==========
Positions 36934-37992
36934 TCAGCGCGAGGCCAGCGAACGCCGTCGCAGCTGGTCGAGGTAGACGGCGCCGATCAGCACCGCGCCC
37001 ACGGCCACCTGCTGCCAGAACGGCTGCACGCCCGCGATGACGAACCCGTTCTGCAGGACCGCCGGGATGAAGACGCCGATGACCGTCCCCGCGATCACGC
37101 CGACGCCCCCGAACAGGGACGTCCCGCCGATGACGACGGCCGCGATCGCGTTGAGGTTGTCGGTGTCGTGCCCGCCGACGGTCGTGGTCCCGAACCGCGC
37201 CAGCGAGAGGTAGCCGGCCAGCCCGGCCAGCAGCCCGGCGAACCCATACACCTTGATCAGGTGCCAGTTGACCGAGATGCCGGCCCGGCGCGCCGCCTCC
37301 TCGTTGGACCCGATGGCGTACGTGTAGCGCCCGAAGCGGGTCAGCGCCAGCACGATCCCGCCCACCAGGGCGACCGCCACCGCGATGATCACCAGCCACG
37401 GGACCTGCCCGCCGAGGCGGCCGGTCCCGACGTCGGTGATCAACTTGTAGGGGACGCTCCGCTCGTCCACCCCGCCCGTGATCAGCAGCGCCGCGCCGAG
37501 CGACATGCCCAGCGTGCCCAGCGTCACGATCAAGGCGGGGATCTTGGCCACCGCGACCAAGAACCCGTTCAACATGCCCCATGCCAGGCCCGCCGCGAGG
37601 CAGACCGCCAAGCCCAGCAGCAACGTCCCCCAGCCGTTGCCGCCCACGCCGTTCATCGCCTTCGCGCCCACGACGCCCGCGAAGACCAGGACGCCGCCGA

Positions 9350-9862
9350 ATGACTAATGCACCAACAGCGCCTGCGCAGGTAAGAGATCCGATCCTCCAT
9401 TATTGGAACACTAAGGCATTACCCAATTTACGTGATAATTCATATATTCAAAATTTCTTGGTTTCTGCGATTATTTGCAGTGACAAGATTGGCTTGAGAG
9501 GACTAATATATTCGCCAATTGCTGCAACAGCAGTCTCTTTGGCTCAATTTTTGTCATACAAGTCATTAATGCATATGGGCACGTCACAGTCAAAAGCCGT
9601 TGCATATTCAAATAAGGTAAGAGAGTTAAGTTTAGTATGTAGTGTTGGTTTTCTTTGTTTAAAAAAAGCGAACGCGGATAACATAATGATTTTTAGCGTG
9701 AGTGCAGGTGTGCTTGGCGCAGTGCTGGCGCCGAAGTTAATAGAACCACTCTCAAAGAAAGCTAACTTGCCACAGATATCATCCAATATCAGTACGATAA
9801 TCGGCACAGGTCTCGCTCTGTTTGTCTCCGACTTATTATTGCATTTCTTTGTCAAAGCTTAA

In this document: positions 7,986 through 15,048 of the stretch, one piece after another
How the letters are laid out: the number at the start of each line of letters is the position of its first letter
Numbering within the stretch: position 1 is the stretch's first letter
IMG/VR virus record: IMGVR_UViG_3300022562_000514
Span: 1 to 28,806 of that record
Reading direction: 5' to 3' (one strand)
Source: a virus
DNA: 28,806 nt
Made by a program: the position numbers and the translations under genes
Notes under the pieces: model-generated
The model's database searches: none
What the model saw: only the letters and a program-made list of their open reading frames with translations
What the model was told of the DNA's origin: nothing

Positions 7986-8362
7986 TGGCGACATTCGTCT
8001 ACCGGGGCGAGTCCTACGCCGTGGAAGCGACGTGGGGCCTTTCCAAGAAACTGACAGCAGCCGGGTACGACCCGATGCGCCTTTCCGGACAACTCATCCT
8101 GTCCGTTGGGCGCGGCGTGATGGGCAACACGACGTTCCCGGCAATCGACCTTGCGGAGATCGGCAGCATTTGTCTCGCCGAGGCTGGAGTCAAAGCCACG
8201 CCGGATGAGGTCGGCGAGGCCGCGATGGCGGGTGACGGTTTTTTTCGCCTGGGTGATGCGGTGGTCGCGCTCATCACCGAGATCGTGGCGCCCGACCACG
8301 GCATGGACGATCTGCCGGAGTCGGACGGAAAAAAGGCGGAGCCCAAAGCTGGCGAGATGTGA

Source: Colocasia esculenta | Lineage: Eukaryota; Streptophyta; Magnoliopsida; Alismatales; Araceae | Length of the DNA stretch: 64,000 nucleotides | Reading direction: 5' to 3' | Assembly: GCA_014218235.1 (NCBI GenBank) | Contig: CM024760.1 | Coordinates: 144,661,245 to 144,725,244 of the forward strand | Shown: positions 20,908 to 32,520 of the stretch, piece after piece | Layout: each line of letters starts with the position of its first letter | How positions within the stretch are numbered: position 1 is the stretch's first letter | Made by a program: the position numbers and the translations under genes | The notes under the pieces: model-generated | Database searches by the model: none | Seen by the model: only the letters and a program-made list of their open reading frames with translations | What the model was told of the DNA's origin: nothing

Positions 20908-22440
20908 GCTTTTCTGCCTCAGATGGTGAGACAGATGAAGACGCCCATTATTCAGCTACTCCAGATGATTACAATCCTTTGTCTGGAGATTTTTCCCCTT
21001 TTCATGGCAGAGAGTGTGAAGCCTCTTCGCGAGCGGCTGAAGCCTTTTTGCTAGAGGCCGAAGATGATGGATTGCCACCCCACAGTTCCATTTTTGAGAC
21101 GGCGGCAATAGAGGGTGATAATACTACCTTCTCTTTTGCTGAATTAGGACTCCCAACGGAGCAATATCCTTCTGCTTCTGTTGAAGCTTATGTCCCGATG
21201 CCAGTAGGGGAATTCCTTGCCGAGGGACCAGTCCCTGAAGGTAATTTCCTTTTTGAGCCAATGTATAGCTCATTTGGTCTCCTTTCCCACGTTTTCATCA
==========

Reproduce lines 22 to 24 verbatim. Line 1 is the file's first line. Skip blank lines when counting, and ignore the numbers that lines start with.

Reading direction: 5' to 3' (one strand)
Source: a virus
DNA: 28,806 nt